Date Awarded


Document Type


Degree Name

Doctor of Philosophy (Ph.D.)


Virginia Institute of Marine Science


Deborah A. Bronk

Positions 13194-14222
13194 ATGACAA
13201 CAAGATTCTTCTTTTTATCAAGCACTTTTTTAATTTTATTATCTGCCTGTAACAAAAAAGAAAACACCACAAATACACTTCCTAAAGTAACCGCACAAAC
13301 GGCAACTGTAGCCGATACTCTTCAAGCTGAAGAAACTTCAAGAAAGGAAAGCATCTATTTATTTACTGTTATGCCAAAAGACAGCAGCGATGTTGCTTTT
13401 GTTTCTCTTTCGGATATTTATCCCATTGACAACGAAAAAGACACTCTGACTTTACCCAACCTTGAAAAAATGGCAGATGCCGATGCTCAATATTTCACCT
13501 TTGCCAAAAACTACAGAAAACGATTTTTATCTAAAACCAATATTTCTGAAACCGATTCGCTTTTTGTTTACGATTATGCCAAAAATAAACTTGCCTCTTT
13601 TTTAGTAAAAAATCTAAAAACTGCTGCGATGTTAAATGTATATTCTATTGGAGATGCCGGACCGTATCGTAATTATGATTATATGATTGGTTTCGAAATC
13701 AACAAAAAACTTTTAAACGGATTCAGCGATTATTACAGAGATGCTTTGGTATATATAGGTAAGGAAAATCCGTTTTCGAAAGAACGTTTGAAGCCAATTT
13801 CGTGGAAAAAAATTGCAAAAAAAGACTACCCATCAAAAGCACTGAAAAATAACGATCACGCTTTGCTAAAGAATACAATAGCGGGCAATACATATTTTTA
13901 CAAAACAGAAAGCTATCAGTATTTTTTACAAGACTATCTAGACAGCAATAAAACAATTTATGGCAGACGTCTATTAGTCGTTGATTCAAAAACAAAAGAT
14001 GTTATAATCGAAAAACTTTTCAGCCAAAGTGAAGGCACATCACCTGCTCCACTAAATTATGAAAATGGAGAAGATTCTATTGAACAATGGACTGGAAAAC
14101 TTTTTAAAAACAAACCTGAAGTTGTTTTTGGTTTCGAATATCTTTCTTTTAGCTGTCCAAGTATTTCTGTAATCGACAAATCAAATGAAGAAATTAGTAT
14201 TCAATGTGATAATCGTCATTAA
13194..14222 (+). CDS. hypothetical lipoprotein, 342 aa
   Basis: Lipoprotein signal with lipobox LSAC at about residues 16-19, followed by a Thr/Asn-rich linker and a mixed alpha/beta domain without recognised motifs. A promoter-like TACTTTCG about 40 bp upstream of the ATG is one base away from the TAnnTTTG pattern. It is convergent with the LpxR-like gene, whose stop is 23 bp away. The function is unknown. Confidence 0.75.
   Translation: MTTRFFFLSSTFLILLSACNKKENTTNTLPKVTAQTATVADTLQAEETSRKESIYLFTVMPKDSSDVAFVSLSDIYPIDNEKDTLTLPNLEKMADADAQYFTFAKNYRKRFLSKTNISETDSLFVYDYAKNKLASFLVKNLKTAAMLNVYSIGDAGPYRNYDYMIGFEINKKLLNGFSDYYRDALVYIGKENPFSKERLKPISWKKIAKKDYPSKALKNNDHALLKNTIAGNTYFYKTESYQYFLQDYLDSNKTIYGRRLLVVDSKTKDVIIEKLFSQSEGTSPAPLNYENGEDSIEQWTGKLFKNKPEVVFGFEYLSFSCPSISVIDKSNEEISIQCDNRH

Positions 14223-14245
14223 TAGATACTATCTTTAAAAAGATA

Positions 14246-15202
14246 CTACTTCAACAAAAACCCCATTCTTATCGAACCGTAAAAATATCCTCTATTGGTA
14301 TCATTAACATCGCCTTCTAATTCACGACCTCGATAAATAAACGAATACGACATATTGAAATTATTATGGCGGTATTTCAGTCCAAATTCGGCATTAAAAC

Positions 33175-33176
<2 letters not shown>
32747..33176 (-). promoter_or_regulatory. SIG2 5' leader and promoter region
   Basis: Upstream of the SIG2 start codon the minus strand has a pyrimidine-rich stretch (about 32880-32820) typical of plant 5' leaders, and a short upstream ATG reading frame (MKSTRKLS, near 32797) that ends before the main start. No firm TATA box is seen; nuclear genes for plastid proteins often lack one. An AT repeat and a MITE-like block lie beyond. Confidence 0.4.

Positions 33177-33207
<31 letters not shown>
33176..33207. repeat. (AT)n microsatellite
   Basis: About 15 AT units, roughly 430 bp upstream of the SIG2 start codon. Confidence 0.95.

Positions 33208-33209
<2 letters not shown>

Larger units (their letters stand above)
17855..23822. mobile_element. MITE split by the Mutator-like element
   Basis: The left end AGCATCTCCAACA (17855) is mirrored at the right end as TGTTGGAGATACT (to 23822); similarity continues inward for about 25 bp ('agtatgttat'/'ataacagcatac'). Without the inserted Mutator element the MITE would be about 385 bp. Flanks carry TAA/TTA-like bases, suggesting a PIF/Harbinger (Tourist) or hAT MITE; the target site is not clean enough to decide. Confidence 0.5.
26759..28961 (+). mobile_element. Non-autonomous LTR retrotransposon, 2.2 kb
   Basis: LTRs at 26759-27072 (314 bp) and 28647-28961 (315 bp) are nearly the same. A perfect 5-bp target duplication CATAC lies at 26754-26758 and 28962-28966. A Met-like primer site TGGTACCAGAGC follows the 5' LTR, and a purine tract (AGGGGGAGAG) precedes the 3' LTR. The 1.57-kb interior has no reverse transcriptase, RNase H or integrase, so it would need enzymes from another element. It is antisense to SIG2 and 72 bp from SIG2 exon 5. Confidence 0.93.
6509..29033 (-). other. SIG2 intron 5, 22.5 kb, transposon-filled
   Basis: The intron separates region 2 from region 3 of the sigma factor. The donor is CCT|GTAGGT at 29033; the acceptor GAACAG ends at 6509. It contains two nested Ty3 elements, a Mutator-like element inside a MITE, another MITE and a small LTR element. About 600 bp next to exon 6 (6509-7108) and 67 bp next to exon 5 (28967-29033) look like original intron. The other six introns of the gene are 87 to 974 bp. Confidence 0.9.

Traditional measurements of phytoplankton N uptake have been confounded by bacterial retention on filters used in 15N uptake studies, and such methodological obstacles have limited our understanding of phytoplankton-bacterial interactions regarding N cycling. In this research, uptake of various inorganic and organic N substrates by phytoplankton and bacteria was measured in several marine ecosystems using two distinct approaches: size fractionation into phytoplankton and bacterial size classes, and flow cytometric (FCM) sorting of autotrophic cells. Comprehensive assessments of N uptake dynamics were conducted in Chesapeake Bay, the Mid-Atlantic Bight, and Raunefjord, Norway, with supplementary data collected from the York River, Virginia and the Gulf of Mexico. In Chesapeake Bay, the composition of the dissolved N pool shifted from being dominated by dissolved inorganic N (DIN) in the upper bay to mostly dissolved organic N (DON) in the lower bay. Accordingly, phytoplankton nitrate uptake was highest near the head, whereas uptake of urea and dissolved free amino acids generally increased southward. Nonetheless, ammonium was the dominant form of N used by phytoplankton and bacteria throughout the bay. In the Mid-Atlantic Bight, the surface layer was devoid of DIN but ambient urea concentrations were relatively high and this organic substrate supported a large majority of total measured N uptake. The dissolved N pool in the bottom water consisted of about two-thirds DIN, with ammonium contributing most to total uptake. Bacteria were especially active in the bottom water and contributed over half of the total DIN uptake, and there was evidence of bacterial urea uptake in the surface water. In Raunefjord, a mesocosm approach was used to examine N uptake by a bloom of colonial Phaeocystis as well as the competition between phytoplankton and bacteria for limited N resources. Despite amending with nitrate, ammonium was the primary N form supporting the bloom. In the unfertilized mesocosm, bacteria were responsible for about half the urea uptake, most of the DFAA uptake, and at least a third of DIN uptake. Overall, total dissolved N concentrations and total N uptake decreased from estuarine to oceanic waters, although uptake rates were highly variable within each ecosystem. The reduced N forms, ammonium and urea, were most important to phytoplankton N nutrition, and contrary to traditional belief, urea at times played an important role in bacterial N uptake. With respect to methodological approaches, traditional filtration resulted in significant overestimation of phytoplankton N uptake due to the inclusion of, and 15N enrichment in, bacterial biomass retained on filters. This research represents the first comprehensive assessment of phytoplankton-specific N uptake across various ecosystems. It highlights not only the need for careful qualification of uptake rates measured using traditional approaches, but also the potential application of FCM sorting to more detailed examination of N uptake by phytoplankton in general, but also by specific taxa in various marine ecosystems.



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